Conference co-organizer of Greek Drama V, held in Vancouver in 2017

Associate Editor of Didaskalia: Ancient Theatre Today

Selected Awards
1992 Life membership (honorary). Edinburgh University Theatre Company.

2000 Overseas Research Fellowship. University of South Africa.

2001 President’s Award for Outstanding Research. Memorial University of Newfoundland.

2003 Early Career UBC Scholars program. Peter Wall Institute for Advanced Studies, Assistant Professor level

2006 UBC Killam Faculty Research Fellowship, UBC

2007 Choice Outstanding Academic Title, awarded to The Stagecraft and Performance of Roman Comedy

2008 Ray and Pat Browne Award, for the Best Edited Collection 2008. Awarded to Cylons in America.

2011 Choice Outstanding Academic Title, awarded to Classics and Comics.

2011-12. Honorary Senior Research Associate. University College, London.

2012 T. B. L. Webster Fellowship. Institute of Classical Studies, University of London

2013-14 Distinguished Scholar in Residence. Peter Wall Institute for Advanced Studies, UBC.

2014-15 Wall Scholar. Peter Wall Institute for Advanced Studies, UBC.

2016 Philadelphia Constantinidis Essay in Critical Theory Award

2016 Paul Rehak Award (Lambda Classical Caucus)

2018-19 Elizabeth A. Whitehead Visiting Professor, American School of Classical Studies in Athens

Selected Research Grants
Social Sciences and Humanities Research Council (SSHRC)

Standard Research Grant: 2000, 2004, 2007, 2010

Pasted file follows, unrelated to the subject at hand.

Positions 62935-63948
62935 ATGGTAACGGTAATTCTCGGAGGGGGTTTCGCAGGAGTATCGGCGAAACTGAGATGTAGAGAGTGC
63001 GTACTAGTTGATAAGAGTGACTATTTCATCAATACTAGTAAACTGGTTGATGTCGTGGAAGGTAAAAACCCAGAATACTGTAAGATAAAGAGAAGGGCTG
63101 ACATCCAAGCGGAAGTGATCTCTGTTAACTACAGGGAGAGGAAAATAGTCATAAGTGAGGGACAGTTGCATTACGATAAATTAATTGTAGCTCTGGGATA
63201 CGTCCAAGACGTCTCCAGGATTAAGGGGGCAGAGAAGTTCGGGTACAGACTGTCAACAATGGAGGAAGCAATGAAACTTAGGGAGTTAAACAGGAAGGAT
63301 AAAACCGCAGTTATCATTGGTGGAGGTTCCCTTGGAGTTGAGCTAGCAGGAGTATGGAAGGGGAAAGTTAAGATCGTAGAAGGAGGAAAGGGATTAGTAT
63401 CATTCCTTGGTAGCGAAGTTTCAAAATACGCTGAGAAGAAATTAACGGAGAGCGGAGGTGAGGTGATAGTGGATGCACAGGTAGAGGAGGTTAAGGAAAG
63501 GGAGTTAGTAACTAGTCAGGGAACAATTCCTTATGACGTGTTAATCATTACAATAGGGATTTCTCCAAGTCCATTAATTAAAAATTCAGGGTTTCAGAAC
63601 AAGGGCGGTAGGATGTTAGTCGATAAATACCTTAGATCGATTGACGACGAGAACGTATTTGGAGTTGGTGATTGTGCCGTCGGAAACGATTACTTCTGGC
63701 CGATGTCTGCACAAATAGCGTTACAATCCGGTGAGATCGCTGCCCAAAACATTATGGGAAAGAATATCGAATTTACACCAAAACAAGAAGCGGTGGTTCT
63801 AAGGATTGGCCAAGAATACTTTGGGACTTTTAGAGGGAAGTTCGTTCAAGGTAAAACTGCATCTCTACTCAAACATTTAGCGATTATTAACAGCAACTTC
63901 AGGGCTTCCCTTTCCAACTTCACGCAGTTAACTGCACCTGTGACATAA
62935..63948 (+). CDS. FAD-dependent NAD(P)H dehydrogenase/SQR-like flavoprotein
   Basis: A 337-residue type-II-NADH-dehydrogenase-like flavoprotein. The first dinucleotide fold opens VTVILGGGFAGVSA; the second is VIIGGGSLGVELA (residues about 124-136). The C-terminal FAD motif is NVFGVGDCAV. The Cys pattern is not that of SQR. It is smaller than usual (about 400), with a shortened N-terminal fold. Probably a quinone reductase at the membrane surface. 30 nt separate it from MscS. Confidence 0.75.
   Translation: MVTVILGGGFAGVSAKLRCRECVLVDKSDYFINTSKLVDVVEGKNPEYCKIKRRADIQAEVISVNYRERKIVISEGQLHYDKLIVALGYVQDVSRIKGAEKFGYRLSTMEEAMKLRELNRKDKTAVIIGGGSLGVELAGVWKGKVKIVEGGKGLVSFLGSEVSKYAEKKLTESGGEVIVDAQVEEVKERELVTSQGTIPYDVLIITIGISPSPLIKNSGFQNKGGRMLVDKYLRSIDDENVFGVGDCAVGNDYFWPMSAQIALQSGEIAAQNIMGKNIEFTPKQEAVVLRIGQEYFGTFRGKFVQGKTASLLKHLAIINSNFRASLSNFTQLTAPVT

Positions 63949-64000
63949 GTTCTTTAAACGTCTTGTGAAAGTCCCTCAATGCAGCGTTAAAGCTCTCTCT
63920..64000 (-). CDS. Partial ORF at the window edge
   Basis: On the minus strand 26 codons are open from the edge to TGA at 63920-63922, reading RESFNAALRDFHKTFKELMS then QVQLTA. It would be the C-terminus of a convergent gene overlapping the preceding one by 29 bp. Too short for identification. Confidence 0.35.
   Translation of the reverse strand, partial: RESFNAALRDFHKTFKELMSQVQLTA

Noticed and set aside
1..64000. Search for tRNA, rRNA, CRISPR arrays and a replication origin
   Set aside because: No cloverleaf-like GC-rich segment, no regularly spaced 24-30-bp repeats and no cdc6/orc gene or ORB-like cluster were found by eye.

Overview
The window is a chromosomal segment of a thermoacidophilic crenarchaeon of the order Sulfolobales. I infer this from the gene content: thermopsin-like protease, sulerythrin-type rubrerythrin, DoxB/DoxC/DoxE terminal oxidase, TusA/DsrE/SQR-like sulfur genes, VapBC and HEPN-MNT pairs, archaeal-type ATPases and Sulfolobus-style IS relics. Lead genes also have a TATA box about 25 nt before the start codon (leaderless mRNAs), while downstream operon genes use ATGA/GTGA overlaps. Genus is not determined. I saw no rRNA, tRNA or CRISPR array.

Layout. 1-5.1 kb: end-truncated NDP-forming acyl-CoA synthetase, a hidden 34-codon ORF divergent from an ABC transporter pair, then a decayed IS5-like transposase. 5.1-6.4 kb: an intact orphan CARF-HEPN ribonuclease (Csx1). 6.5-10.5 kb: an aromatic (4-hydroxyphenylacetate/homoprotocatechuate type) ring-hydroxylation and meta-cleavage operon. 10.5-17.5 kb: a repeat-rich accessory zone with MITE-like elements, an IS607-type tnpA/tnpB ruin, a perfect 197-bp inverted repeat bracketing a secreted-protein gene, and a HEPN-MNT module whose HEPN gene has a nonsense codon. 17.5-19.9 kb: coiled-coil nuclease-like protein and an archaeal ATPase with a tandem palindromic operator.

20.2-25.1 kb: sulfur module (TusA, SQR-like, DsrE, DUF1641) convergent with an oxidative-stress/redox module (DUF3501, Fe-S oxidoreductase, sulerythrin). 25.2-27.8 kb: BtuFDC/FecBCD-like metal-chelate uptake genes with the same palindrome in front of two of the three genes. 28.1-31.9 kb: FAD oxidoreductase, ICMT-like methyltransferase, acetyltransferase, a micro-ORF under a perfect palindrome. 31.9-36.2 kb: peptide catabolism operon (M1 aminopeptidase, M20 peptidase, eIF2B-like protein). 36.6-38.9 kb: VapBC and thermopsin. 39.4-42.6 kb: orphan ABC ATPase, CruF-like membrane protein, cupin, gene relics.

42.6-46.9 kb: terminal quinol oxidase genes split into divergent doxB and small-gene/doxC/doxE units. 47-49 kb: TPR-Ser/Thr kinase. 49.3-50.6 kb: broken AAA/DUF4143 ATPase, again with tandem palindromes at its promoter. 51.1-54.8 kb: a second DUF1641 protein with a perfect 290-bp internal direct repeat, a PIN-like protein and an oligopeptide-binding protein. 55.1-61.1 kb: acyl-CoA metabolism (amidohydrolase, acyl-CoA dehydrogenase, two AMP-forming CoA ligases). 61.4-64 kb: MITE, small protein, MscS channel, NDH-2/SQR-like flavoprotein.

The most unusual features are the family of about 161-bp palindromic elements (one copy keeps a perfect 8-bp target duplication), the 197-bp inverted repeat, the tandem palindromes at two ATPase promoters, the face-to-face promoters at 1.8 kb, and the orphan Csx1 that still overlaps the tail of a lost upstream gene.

Insight Development Grant: 2011, 2017

Connection Grant 2017 (co-investigator)

Partnership Engage Grant 2018 (co-investigator)

University of British Columbia, HSS-UBC

Large Grants Program: 2003, 2007

Hampton Fund Research Grant 2008

Graduate Supervision

All of my research areas can provide rich material for intelligent and interested graduate students in Classics and related fields. I am keen to supervise work on Greek and Latin poetry, theatre, Classical reception (particularly in theatre, comics, film, and television), and the ancient novel, with an emphasis on performance-based and feminist approaches. Students interested in working with me are encouraged to email me directly.

Recently completed theses (since 2014, primary supervisor only):

Tyson Sukava, The expanding body : anatomical vocabulary and its dissemination in classical Athens (PhD, 2014)
Alexandra Cruz, Help or do no harm : medical imagery in Sophocles’ Oedipus Tyrannus and Oedipus at Colonus (MA, 2014)
Breanna E. M. Simpson, A purposeful infection : lovesickness and gender in Heliodorus (MA, 2017)
Svala Lind Birnúdottir, Rómverja saga : an introduction and a translation (MA, 2017)

Students in progress (PhD): Justin Dwyer, Graham Butler, Jelena Todorovic


A list of academic publications in available here.